Let’s be encouraged. Even in churches about which the Apostle Paul was justifiably proud, there was conflict - and if we read the verses that precede this week's little extract from Philippians, they’re all about two leading women in the church at Philippi who’ve been fighting about something: important figures whose feud might well have caused irreparable damage to the church. So Paul reminds them and everyone else that such behaviour is not appropriate and urges everyone to ‘wait’ for the Lord in a manner that reflects the spirit of Christ. It’s a good lesson for us to ask ourselves sometimes:
One of Luke's favourite words is ‘repentance’. His Advent message is that we need to come ‘clean’ and come ‘empty as we receive God's gift of love. John the Baptist didn’t mince his words – his was a clear voice of truth that robbed people of the illusion of innocence.
How we live and what we do are the things that count before God, not ancestry or religious pedigree, not faithfulness to tradition. John's purpose in preaching such a stern message was to lead people into a better way of living with each other. And here we need to realize again, in spite of the severity of the message, it really was (and is) essentially ‘good’ news: it’s an invitation to be in on what God cherishes: which is human goodness and human flourishing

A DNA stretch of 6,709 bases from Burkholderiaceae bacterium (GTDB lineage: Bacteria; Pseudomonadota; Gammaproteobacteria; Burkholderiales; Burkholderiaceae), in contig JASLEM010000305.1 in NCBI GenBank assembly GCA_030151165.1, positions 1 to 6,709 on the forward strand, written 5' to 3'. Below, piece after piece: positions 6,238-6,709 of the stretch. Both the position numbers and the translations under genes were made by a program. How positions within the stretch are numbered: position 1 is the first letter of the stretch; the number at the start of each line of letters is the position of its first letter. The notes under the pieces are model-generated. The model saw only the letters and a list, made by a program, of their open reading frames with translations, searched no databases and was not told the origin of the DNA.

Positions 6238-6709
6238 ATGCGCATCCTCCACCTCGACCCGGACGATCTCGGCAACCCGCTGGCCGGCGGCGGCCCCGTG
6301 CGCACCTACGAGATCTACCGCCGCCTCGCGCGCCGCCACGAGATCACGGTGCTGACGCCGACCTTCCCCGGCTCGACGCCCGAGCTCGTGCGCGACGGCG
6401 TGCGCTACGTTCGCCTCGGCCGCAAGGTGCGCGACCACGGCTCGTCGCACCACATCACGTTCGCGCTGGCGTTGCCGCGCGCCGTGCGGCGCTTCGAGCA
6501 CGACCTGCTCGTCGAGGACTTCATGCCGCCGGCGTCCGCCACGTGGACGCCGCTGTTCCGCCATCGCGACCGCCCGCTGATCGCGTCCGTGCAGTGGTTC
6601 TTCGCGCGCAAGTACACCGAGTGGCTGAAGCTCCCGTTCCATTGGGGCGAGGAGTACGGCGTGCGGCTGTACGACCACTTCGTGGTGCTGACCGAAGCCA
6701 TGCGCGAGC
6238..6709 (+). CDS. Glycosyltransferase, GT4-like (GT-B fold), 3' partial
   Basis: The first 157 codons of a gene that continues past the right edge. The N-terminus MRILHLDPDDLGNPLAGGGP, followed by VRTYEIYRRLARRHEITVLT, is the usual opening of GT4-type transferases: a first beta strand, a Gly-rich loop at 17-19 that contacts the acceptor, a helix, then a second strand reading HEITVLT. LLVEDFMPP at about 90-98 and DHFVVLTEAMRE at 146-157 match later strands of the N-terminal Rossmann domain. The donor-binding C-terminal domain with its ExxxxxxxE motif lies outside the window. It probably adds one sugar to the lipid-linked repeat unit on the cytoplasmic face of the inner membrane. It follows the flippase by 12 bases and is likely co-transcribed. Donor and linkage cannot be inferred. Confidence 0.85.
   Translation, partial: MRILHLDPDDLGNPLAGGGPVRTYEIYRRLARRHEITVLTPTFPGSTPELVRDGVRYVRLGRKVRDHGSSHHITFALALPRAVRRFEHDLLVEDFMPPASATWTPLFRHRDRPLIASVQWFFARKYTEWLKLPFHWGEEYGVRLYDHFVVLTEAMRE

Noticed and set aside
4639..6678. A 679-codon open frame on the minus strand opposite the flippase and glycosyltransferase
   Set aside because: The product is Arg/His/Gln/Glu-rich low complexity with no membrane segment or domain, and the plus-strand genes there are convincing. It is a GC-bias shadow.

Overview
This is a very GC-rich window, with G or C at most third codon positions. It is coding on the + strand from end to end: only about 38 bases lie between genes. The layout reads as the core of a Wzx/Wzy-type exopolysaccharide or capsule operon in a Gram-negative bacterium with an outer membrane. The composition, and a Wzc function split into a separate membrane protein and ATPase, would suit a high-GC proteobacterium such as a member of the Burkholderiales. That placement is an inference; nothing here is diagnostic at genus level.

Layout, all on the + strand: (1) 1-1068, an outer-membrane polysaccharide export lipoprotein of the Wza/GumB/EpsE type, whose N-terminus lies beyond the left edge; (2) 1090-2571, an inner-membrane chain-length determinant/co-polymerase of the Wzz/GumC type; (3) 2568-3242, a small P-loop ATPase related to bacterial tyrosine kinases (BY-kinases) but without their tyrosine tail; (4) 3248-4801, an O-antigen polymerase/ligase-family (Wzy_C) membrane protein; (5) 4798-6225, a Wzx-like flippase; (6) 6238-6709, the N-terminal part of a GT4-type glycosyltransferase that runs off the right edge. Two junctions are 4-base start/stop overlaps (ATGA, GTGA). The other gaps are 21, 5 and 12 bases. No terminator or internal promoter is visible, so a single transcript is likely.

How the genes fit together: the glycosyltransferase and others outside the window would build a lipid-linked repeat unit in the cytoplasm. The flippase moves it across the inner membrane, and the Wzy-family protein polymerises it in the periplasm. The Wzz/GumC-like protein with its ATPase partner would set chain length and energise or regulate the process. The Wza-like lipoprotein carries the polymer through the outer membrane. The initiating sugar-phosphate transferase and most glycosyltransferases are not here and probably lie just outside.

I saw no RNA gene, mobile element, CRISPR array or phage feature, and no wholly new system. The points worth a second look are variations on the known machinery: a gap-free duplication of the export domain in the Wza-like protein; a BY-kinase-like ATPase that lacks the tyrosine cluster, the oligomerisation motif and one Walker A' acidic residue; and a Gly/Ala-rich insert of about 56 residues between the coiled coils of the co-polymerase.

We’re three weeks in. Our Advent journey is designed to take the time it does because we need to prepare for the birth of the baby of Bethlehem. Like the human biological process that takes 9 months from conception - and despite a mother's wish to hold the baby in her arms sooner (or get rid of the horrific discomfort, I’ve heard said!). Unless there are medical reasons for doing otherwise, the process cannot be rushed.
So we still have much to do to prepare for the birth of Jesus; and I'm not talking about getting in the presents and food – or deciding on the family visiting arrangements. If it was all about that they’d better lock me up now – because I’m useless!
So a thought as I close. At Christmas it's not just a baby's arrival we celebrate, but the breaking-in of God’s little King into the human realm. It’s a birth that has the power to transform our lives, if we let it, and if we are prepared.
This 3rd bright Sunday in Advent once again calls us to take a look at our own lives, to examine our own priorities. It calls us to rebuild the road of vital Christian faith, a road that may have become a bit shabby and slipshod over the years with lack of use, or even because of the heavy traffic of faithful church attendance without paying due attention to how this needs to have an palpable impact on the way we live the rest of the week.
We are on a holy journey together. We might have come a long way but we still have a long way to go. I’ll say it again, please let’s slow down in our frenetic, preparations for the tinsel and presents and food and all of that, and prepare to be changed this Christmas. It could be the best ever if we deepen our relationship with the King – and with each other.
Emmanuel- God with us – here in Waunarlwydd - into 2016 and beyond.
We can be profoundly changed by this arrival, but we need to be ‘prepared ‘in our hearts’ as Margaret and Mair have been telling the children: to be ready, to lay down a good road, a way through the wilderness of our self-absorbed schedules and plans – and – please, let's not rush things, but instead, slow down a little and be still as we prepare for this holy event.